I worshipped Ethel Merman and I worshipped Ethel Merman a lot. It's incredible - Ethel Merman was a conventional singer. Her naming her child Ethel Merman, Jr., was, to me, one of the coolest feminist things.
Every time I talk about this, I say: when the singer is singing, he must be respected, you must be able to hear what he's saying. You can't put a trombone and a drum up there, and a microphone on the drum, microphones on everybody. You can't hear what he's saying.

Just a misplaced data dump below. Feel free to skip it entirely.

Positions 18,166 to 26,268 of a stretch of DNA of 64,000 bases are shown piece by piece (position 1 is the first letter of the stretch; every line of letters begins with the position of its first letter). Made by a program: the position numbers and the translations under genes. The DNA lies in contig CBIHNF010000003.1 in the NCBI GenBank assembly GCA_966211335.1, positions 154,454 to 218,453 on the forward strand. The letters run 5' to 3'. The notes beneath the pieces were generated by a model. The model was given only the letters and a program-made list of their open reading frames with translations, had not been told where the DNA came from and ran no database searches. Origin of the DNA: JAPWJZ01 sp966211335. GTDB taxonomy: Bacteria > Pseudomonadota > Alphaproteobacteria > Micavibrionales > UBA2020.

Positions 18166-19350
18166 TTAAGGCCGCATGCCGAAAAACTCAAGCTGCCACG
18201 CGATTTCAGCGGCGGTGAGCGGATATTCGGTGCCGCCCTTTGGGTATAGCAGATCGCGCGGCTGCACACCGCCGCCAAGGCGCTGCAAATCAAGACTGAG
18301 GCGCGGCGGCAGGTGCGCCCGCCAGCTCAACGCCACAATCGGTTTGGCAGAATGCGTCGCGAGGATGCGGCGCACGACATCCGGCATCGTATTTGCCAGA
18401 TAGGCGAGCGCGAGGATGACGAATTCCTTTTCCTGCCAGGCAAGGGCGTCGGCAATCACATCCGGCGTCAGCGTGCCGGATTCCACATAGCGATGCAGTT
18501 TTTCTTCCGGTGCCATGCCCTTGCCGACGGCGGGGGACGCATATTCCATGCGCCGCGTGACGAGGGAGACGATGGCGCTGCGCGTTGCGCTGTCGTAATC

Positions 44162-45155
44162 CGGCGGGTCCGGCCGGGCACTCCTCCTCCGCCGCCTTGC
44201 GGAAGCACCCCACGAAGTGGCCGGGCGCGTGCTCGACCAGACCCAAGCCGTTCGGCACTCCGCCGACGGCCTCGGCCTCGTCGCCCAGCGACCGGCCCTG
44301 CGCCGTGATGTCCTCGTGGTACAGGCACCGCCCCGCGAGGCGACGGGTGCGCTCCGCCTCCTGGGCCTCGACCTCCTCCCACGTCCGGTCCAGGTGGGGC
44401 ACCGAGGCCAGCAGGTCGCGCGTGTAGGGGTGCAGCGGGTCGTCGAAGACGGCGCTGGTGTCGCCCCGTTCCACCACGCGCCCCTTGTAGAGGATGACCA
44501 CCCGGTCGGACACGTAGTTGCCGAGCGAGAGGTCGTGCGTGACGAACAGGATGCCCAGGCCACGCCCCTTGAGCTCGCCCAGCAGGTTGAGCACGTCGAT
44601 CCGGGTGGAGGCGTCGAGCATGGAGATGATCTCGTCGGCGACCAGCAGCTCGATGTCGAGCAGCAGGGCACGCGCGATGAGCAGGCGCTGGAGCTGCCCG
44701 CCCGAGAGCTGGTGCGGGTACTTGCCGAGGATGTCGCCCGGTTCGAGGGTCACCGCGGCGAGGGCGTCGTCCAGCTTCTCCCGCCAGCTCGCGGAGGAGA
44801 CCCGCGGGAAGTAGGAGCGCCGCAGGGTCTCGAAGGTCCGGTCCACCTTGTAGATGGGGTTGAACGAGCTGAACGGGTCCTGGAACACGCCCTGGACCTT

The old jazz singers or old blues singers, you always just saw them kind of sitting down and singing. They weren't worried as much about their voice sounding perfect. They would make the song kind of fit their voice.
I was kind of known as a ballad singer. People would send ballads. Some of them would go over my shoulder and float off the top of my head, and I just didn't feel anything. Then I would hear a song that would absolutely shake me.
I was in a Led Zeppelin cover band in high school, and my highlight was playing "Misty Mountain Hop" at a coffee house in Wayne, Pennsylvania. I wasn't allowed to play any instruments; I could only be the singer because I was a girl.